Precision ups yields, lowers N rates
Technology can be great when it saves money and places inputs precisely. Eric Fuchtman of Creighton and his father, Clifford, have integrated technology into their cropping system, utilizing 20 years of soil test results for nitrates to vary the rate of anhydrous ammonia fertilizer applied over the 1,000 acres of corn they raise.
At a glance
• Father-son duo uses variable-rate technology, GPS and grid sampling.
• Corn yielded 200 bushels, with 100 pounds per acre of N.
• In 2009, they advanced to automatic rate switching.
Eric Fuchtman says that the system they use now is the fruition of years of tinkering, as well as waiting for technology to catch up to their ideas. “We’ve been using anhydrous ammonia for years. We usually apply in mid-April, a few days before disking and planting,” he says.
Exactly where they want it
“Anhydrous kind of gets a bad name,” he continues. “But the way we are using it, the nitrogen gets exactly where I want it.”
Fuchtman first began looking at varying the application rates when the price of anhydrous began to soar a few years ago. He purchased an inexpensive valve that was wired to a power window switch. Pushing the valve one way raised the pressure and increased the rate for irrigated land. Pushing it the other way reduced the pressure for a lower rate on the dryland corners of their center pivots.
The nitrogen rates for different soil types on Fuchtman’s land are based on the University of Nebraska’s algorithm, according to certified crop adviser Mark Pavlik of Pavlik Crop Consulting. Pavlik grid-sampled Fuchtman’s land, breaking each field down into 3- to 5-acre zones. In areas of the fields where finished cattle had been grazed, for instance, sampling proved that residual soil nitrate levels were higher.
“Sandy soils have lower yield goals and, consequently, lower nitrogen requirements for corn,” says Pavlik. “Loam soils have higher yield goals and require more nitrogen,” with recommendations being made after considering residual nitrates present. “There is more variability for nitrogen recommendations on dryland corn because water is the limiting factor for yield,” Pavlik says.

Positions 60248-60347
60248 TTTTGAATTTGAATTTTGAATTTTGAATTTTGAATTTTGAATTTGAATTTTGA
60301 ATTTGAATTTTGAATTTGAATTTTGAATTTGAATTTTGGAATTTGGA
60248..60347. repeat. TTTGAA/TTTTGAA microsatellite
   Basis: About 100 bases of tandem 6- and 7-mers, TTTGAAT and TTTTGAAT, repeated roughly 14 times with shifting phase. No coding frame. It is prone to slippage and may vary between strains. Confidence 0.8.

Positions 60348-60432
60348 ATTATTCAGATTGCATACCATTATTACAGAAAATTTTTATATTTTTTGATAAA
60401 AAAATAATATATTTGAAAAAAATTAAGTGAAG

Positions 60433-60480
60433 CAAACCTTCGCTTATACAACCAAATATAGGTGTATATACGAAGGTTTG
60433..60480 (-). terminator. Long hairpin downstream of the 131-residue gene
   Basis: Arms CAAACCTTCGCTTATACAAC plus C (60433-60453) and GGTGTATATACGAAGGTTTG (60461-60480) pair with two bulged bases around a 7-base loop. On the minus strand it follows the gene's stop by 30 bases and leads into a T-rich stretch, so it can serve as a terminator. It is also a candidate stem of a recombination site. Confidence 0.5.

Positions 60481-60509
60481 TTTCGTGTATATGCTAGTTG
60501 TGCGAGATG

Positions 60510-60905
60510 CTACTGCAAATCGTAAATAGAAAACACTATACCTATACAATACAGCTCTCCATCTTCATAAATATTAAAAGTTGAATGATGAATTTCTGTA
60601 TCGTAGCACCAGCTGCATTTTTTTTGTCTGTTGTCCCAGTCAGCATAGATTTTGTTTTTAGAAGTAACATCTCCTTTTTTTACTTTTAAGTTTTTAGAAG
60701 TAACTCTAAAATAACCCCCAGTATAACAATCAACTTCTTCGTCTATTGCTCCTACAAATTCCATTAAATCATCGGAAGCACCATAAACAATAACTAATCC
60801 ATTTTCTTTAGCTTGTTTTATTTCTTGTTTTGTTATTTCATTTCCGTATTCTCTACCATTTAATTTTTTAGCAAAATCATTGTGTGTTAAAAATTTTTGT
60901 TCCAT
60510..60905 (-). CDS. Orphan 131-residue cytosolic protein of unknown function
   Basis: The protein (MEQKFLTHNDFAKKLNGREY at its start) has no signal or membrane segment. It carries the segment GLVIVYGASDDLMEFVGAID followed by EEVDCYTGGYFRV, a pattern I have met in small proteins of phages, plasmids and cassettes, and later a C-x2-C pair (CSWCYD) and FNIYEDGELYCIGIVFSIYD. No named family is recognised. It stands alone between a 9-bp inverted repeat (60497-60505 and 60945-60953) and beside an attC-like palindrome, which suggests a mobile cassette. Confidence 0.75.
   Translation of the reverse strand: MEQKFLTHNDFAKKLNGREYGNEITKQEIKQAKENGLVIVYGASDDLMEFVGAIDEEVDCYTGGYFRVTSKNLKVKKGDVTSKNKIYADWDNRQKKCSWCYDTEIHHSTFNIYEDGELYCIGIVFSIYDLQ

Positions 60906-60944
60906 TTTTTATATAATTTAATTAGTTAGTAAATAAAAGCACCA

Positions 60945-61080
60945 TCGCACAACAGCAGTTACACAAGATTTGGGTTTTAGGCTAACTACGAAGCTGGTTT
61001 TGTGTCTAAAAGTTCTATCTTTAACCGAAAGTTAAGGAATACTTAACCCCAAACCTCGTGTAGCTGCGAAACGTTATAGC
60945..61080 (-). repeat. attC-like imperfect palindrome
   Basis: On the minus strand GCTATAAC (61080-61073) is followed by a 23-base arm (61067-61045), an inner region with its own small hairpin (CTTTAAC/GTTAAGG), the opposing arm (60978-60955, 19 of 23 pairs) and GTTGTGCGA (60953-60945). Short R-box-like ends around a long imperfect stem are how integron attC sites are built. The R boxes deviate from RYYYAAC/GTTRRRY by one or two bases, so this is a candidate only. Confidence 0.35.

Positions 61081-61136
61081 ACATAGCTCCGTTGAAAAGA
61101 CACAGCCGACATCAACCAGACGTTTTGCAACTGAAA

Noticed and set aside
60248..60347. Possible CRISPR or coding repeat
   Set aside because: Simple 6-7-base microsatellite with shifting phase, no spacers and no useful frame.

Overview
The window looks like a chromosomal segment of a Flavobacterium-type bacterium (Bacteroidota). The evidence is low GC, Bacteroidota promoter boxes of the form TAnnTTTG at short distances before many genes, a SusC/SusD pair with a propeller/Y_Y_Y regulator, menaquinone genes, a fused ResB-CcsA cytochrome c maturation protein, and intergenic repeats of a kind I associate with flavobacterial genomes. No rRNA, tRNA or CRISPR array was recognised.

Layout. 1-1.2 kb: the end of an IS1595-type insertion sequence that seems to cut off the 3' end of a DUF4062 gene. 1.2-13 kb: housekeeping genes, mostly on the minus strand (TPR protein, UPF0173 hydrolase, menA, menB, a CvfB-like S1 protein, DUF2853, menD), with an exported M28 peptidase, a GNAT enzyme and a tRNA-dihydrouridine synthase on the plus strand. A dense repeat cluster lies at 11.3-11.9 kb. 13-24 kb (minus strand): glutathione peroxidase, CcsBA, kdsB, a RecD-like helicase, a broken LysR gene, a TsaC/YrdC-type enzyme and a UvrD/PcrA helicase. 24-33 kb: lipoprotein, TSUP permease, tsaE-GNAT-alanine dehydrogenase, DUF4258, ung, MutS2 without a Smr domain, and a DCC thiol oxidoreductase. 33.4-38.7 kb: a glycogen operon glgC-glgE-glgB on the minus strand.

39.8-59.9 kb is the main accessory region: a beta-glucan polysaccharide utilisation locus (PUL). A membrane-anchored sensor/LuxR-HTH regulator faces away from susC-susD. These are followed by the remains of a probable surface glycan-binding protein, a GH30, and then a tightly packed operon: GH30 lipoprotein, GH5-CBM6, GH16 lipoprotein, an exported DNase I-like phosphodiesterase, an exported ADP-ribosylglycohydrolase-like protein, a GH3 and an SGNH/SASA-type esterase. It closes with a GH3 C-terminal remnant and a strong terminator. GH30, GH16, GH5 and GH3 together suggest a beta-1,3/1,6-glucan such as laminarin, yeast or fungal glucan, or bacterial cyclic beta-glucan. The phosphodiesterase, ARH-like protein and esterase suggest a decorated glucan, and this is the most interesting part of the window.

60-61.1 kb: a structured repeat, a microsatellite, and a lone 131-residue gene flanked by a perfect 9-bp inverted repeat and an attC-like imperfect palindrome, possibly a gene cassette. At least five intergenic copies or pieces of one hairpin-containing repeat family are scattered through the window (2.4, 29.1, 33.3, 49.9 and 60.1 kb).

Fuchtman purchased a hand-held GPS unit, and Pavlik loaded the zone areas into the GPS. Along with a Raven 440 monitor, Fuchtman was able to switch manually between two different valve settings, using one setting for irrigated land and the other for dryland, but referencing between the GPS unit and the monitor on zones where nitrogen had been carried over.
“It keeps you busy watching everything,” Fuchtman says about that system. However, by using grid soil samples in coordination with varying anhydrous rates, Fuchtman was able to achieve 200-bushel-per-acre corn with only 100 pounds of anhydrous on the land where the cattle had grazed and cycled nutrients back into the soil.
The Raven Accu-Flow system also includes a super-cooler mechanism that’s mounted on the toolbar, keeping anhydrous in its liquid form longer. This allows for a constant flow and application rate, even if ground speed is varied.
Automatic rate switch
Last season, Fuchtman took his system one step further, purchasing an Ag Leader Insight monitor that allows him to place a nitrogen prescription based on Pavlik’s soil nitrate zone maps and yield map data into the mechanism, so the rate would be changed automatically according to the GPS location of the tractor.
“As you go, it switches it for you,” Fuchtman says. “It worked like a dream. We had 100% satisfaction with this system as far as fitting into what we wanted to do.”
“They used a little less fertilizer” with this new system, says Pavlik. “But they are not wasting fertilizer on the sandy areas. If they get rain, they have a greater yield opportunity” by having their anhydrous placed in the correct amount on the right places in the field.
Fuchtman also maximizes his anhydrous utilization by paying attention to details. He applies anhydrous into standing cornstalks with a toolbar with 20-inch coulters with each application knife and closing discs behind the knives. In addition to Raven Accu-Flow, he makes sure that the hoses are all the same length and application knives are of the same brand. He employs a CDS-John Blue Impellicone anhydrous flow divider on the toolbar to make sure fertilizer is delivered evenly between the knives.
Fuchtman says that anhydrous is typically cheaper than other forms of nitrogen. Utilizing long-term soil nitrate testing and emerging variable-rate application technology makes it even more economical. “It can create a big savings on nitrogen,” he says.
Arens writes from Crofton.
This article published in the March, 2010 edition of NEBRASKA FARMER.